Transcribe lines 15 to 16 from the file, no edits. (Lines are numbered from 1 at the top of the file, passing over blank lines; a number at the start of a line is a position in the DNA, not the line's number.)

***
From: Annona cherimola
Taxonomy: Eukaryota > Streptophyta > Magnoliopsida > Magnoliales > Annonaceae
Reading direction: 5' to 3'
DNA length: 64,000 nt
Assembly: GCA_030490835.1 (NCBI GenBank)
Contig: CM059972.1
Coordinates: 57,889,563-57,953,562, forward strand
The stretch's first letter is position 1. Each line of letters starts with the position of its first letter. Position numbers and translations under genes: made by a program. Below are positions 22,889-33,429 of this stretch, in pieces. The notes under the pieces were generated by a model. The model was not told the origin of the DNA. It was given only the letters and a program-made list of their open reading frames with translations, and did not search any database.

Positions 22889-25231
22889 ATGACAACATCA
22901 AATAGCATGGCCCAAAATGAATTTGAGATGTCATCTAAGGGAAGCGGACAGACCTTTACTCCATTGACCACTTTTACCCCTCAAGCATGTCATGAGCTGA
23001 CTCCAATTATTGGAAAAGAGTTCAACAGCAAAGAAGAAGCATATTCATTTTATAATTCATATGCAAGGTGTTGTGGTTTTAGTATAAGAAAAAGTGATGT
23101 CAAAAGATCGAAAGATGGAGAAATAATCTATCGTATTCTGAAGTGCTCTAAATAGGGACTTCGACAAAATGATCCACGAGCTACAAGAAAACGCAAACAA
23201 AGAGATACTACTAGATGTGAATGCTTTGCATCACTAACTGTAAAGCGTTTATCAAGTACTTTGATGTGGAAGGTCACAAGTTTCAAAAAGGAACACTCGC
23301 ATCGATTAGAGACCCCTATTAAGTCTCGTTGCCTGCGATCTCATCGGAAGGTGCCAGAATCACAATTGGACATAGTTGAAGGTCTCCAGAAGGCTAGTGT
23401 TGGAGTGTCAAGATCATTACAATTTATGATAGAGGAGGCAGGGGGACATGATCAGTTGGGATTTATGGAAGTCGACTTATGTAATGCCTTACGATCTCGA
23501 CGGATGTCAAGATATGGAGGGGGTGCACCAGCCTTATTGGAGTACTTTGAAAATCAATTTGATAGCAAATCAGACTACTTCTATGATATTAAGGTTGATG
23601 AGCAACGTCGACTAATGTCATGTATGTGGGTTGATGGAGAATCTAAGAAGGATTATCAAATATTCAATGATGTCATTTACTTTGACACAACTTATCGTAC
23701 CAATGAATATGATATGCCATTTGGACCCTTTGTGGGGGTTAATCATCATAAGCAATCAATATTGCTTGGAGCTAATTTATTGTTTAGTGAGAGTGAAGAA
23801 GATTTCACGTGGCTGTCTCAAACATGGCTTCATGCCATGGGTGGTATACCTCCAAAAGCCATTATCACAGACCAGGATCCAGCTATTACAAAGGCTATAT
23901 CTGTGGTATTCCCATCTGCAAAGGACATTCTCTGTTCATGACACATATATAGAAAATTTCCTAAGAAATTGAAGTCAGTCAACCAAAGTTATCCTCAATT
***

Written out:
23301 ATCGATTAGAGACCCCTATTAAGTCTCGTTGCCTGCGATCTCATCGGAAGGTGCCAGAATCACAATTGGACATAGTTGAAGGTCTCCAGAAGGCTAGTGT
23401 TGGAGTGTCAAGATCATTACAATTTATGATAGAGGAGGCAGGGGGACATGATCAGTTGGGATTTATGGAAGTCGACTTATGTAATGCCTTACGATCTCGA